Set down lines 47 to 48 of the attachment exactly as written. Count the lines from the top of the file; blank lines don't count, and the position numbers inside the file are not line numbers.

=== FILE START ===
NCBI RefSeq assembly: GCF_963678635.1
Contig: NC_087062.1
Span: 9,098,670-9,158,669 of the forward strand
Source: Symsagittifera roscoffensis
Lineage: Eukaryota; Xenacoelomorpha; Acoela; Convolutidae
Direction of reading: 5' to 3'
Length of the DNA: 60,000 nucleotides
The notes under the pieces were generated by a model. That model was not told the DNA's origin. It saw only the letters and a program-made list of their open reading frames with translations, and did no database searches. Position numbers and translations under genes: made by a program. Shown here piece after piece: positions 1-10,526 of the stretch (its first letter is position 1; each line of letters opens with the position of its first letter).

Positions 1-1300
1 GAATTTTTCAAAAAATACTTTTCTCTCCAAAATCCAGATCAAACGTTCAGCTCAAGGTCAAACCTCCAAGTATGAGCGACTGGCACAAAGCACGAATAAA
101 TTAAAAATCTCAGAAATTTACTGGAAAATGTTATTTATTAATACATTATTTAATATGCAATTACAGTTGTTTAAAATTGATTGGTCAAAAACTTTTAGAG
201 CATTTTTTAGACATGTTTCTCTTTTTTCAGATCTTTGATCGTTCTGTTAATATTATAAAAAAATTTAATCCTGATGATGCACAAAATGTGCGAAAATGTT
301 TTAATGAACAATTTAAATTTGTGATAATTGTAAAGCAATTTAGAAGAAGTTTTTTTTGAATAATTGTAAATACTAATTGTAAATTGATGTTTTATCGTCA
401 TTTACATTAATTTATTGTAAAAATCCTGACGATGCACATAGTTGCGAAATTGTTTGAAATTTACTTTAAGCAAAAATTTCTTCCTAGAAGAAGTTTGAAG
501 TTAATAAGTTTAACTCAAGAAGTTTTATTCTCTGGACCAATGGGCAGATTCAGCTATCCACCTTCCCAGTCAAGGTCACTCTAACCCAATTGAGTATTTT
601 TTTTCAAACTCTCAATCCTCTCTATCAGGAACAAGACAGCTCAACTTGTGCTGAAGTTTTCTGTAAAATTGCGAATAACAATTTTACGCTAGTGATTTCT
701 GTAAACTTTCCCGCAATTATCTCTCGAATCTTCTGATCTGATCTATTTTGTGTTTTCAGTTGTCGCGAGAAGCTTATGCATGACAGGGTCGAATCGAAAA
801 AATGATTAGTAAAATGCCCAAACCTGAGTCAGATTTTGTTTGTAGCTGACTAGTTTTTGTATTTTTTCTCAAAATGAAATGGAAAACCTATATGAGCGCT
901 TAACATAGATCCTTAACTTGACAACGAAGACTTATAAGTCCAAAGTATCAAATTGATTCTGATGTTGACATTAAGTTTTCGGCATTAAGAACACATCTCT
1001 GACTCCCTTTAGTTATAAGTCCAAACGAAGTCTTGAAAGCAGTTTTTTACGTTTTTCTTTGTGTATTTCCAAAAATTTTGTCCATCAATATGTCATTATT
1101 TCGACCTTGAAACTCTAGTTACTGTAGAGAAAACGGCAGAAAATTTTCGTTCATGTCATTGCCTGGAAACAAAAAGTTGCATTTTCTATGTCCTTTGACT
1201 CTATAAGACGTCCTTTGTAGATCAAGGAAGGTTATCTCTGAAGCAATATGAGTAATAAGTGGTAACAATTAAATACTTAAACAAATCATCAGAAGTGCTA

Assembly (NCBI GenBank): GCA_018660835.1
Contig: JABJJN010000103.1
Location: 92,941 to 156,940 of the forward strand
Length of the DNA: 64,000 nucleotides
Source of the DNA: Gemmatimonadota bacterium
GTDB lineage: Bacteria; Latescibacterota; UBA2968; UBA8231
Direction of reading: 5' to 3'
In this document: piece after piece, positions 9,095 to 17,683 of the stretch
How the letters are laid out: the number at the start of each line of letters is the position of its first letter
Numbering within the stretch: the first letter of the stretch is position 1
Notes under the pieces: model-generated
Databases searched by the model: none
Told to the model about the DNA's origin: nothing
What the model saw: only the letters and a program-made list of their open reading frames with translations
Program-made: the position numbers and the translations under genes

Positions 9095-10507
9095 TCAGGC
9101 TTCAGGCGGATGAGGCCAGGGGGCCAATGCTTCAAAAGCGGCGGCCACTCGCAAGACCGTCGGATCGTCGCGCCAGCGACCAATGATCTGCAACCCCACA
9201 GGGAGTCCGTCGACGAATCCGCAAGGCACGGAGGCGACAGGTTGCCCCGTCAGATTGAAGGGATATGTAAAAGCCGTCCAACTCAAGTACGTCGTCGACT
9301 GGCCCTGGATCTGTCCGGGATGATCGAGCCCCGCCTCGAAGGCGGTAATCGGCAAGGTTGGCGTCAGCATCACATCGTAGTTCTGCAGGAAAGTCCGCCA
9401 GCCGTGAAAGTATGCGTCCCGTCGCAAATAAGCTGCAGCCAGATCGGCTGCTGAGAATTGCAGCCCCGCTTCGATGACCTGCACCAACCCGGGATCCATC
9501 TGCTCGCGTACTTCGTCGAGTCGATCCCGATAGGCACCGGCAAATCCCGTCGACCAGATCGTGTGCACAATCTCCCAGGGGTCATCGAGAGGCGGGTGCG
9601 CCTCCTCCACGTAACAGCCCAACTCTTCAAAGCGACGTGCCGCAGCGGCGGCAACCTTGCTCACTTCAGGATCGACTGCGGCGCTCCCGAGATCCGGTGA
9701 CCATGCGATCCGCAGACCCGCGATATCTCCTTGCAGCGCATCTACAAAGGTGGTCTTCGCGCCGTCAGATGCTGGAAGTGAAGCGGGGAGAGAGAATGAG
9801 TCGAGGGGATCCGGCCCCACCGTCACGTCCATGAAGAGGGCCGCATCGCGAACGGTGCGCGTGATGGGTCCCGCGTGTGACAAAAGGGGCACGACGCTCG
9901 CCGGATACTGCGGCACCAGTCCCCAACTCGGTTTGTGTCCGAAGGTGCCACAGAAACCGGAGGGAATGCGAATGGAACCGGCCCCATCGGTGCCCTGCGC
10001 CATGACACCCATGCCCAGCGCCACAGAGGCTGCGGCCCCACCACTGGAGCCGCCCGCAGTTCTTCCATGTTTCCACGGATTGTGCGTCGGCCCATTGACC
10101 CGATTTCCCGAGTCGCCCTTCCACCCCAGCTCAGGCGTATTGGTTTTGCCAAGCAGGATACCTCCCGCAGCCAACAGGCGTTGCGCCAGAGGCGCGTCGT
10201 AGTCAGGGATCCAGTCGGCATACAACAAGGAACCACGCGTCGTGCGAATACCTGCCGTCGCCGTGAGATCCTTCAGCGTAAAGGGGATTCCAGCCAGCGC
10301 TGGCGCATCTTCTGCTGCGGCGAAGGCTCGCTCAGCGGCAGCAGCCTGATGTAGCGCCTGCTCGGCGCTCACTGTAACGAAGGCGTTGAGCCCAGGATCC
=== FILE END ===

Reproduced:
9801 TCGAGGGGATCCGGCCCCACCGTCACGTCCATGAAGAGGGCCGCATCGCGAACGGTGCGCGTGATGGGTCCCGCGTGTGACAAAAGGGGCACGACGCTCG
9901 CCGGATACTGCGGCACCAGTCCCCAACTCGGTTTGTGTCCGAAGGTGCCACAGAAACCGGAGGGAATGCGAATGGAACCGGCCCCATCGGTGCCCTGCGC